Leo Brin­cat and Joe Mizzi – made it to cab­i­net, but un­der a dif­fer­ent port­fo­lio.

Mr Brin­cat is now Min­is­ter for Sus­tain­able Devel­op­ment, the En­vi­ron­ment and Cli­mate Change, but as ex­plained above, his port­fo­lio does not in­clude MEPA. Labour’s former MEPA spokesman, Rod­er­ick Galdes, was made Par­lia­men­tary Sec­re­tary for Agri­cul­ture, Fish­eries and An­i­mal Rights within Mr Brin­cat’s min­istry.

Mr Mizzi, a min­is­ter with­out port­fo­lio within the Of­fice of the Prime Min­is­ter in 1996-98, be­came Min­is­ter for Trans­port and In­fra­struc­ture.

An­ton Re­falo, who had been Par­lia­men­tary Sec­re­tary for Gozo in 1996-98, has been pro­moted, this time round, to Min­is­ter for Gozo. Labour’s de­ci­sion to de­mote the Gozo min­istry to a par­lia­men­tary sec­re­tariat in 1996 has been widely crit­i­cised, even in the last elec­tion cam­paign.

An­other former par­lia­men­tary sec­re­tary be­came a min­is­ter:

He­lena Dalli. The former Par­lia­men­tary Sec­re­tary for Women’s Rights is now Min­is­ter for So­cial Di­a­logue, Con­sumer Af­fairs and Civil Rights, whose port­fo­lio also in­cludes data pro­tec­tion and the Medicines Author­ity.

The Labour Party has sep­a­rated eco­nomic af­fairs from fi­nan­cial mat­ters, and Chris

Cardona be­came Min­is­ter for Econ­omy, In­vest­ment and Small Busi­ness. Cu­ri­ously, ports are

also his re­spon­si­bil­ity, and not Mr Mizzi’s. Newly-elected MP Ed­ward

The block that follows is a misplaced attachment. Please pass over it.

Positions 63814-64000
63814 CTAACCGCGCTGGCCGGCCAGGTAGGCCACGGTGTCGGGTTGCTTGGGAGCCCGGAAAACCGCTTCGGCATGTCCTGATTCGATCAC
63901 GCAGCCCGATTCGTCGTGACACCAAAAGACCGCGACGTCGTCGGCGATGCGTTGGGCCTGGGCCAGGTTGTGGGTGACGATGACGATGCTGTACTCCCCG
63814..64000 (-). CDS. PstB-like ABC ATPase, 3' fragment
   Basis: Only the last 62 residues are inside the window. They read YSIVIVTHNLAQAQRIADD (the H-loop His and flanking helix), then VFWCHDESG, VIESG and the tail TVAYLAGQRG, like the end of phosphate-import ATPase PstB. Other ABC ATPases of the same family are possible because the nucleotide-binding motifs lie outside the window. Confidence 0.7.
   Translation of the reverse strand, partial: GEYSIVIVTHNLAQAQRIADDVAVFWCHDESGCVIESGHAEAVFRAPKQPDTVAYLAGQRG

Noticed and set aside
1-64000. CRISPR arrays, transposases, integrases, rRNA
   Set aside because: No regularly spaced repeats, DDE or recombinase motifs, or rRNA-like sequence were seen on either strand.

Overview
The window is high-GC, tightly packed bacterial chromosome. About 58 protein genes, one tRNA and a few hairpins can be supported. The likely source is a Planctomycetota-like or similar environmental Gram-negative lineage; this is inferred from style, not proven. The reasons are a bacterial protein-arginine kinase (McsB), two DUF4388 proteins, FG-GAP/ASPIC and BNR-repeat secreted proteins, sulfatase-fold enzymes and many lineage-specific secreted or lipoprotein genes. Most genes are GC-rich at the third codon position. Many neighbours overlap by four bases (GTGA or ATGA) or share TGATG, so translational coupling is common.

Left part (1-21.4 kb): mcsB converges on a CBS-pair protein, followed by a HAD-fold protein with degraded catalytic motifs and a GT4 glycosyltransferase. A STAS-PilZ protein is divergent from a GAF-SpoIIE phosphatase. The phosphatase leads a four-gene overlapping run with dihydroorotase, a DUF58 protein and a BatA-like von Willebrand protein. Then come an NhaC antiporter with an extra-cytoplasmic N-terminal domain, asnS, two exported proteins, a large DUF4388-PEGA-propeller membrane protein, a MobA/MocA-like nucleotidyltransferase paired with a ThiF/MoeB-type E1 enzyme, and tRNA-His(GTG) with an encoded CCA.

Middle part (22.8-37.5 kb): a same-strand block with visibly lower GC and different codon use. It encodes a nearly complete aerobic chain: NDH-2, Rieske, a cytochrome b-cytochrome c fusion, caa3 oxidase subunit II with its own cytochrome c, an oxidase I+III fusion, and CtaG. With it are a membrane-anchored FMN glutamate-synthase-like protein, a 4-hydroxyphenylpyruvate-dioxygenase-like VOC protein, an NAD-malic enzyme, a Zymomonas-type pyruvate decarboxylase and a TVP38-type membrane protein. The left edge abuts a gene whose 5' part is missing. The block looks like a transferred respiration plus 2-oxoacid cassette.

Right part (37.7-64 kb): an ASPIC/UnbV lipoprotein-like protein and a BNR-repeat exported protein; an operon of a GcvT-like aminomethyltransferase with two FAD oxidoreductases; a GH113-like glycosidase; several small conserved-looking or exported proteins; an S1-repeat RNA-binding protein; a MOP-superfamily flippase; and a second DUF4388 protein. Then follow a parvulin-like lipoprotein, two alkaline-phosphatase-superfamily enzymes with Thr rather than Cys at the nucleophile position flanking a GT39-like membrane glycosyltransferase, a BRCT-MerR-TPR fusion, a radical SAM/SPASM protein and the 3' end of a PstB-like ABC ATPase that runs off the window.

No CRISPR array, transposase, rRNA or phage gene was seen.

Zammit-Lewis will be as­sist­ing Dr Cardona as Par­lia­men­tary Sec­re­tary for Com­pet­i­tive­ness and Eco­nomic Growth.

Marie-Louise Coleiro

Preca is the new Fam­ily and So­cial Sol­i­dar­ity Min­is­ter: she will be as­sisted by Goz­i­tan MP

Franco Mer­cieca, the new Par­lia­men­tary Sec­re­tary for Rights of Per­sons with Dis­abil­ity and Ac­tive Age­ing.

Although Labour had crit­i­cised the fact that the same min­is­ter had been re­spon­si­ble for jus­tice and home af­fairs in the last leg­is­la­ture, the same sit­u­a­tion has tech­ni­cally been re­tained, although with the ad­di­tion of a par­lia­men­tary sec­re­tary. Crim­i­nal lawyer Man­wel

Mal­lia is the new Min­is­ter for Home Af­fairs and Na­tional Se­cu­rity – a port­fo­lio which, some­what bizarrely, also in­cludes broad­cast­ing and PBS – while

Owen Bon­nici is the Par­lia­men­tary Sec­re­tary for Jus­tice. Econ­o­mist and out­go­ing MEP

Ed­ward Sci­cluna was made Fi­nance Min­is­ter, re­spon­si­ble for the bud­get, tax­a­tion and fi­nan­cial ser­vices reg­u­la­tion.

The per­son who pre­sented Labour Party’s en­ergy pro­pos­als,

Kon­rad Mizzi, was, some­what un­sur­pris­ingly, made Min­is­ter for En­ergy and the Con­ser­va­tion of Water.

The last min­is­ter to be sworn in – although the par­lia­men­tary sec­re­taries were ac­tu­ally sworn in af­ter­wards – was the new Health Min­is­ter, Żeb­buġ doc­tor God­frey Far­ru­gia.